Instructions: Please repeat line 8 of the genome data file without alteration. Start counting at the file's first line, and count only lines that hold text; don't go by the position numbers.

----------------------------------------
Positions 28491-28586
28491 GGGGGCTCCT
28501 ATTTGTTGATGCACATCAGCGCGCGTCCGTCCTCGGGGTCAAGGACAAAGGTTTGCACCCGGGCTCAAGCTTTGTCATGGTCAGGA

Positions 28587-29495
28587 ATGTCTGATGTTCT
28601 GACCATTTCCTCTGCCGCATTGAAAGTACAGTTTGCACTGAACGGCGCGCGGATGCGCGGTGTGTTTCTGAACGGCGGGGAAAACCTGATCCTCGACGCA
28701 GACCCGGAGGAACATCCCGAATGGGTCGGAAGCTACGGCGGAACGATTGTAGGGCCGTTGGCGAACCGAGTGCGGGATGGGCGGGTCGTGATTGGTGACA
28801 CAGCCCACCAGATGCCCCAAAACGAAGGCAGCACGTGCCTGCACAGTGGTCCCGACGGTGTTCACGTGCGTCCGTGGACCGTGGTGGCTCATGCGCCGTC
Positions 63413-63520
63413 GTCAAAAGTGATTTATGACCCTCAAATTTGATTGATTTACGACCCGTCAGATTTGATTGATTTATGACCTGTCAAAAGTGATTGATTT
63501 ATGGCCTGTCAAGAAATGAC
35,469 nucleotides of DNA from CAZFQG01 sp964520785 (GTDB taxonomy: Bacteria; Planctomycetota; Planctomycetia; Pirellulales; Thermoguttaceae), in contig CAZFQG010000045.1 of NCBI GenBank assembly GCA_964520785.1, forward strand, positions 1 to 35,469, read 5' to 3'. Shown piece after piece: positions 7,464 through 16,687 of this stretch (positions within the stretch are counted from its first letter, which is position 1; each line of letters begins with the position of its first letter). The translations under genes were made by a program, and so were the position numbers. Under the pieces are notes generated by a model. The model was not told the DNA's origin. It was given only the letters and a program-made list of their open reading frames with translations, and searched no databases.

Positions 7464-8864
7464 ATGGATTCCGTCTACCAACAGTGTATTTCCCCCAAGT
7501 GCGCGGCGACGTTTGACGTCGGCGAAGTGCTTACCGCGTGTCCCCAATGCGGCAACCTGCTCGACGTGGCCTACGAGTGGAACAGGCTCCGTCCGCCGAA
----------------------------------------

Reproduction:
28801 CAGCCCACCAGATGCCCCAAAACGAAGGCAGCACGTGCCTGCACAGTGGTCCCGACGGTGTTCACGTGCGTCCGTGGACCGTGGTGGCTCATGCGCCGTC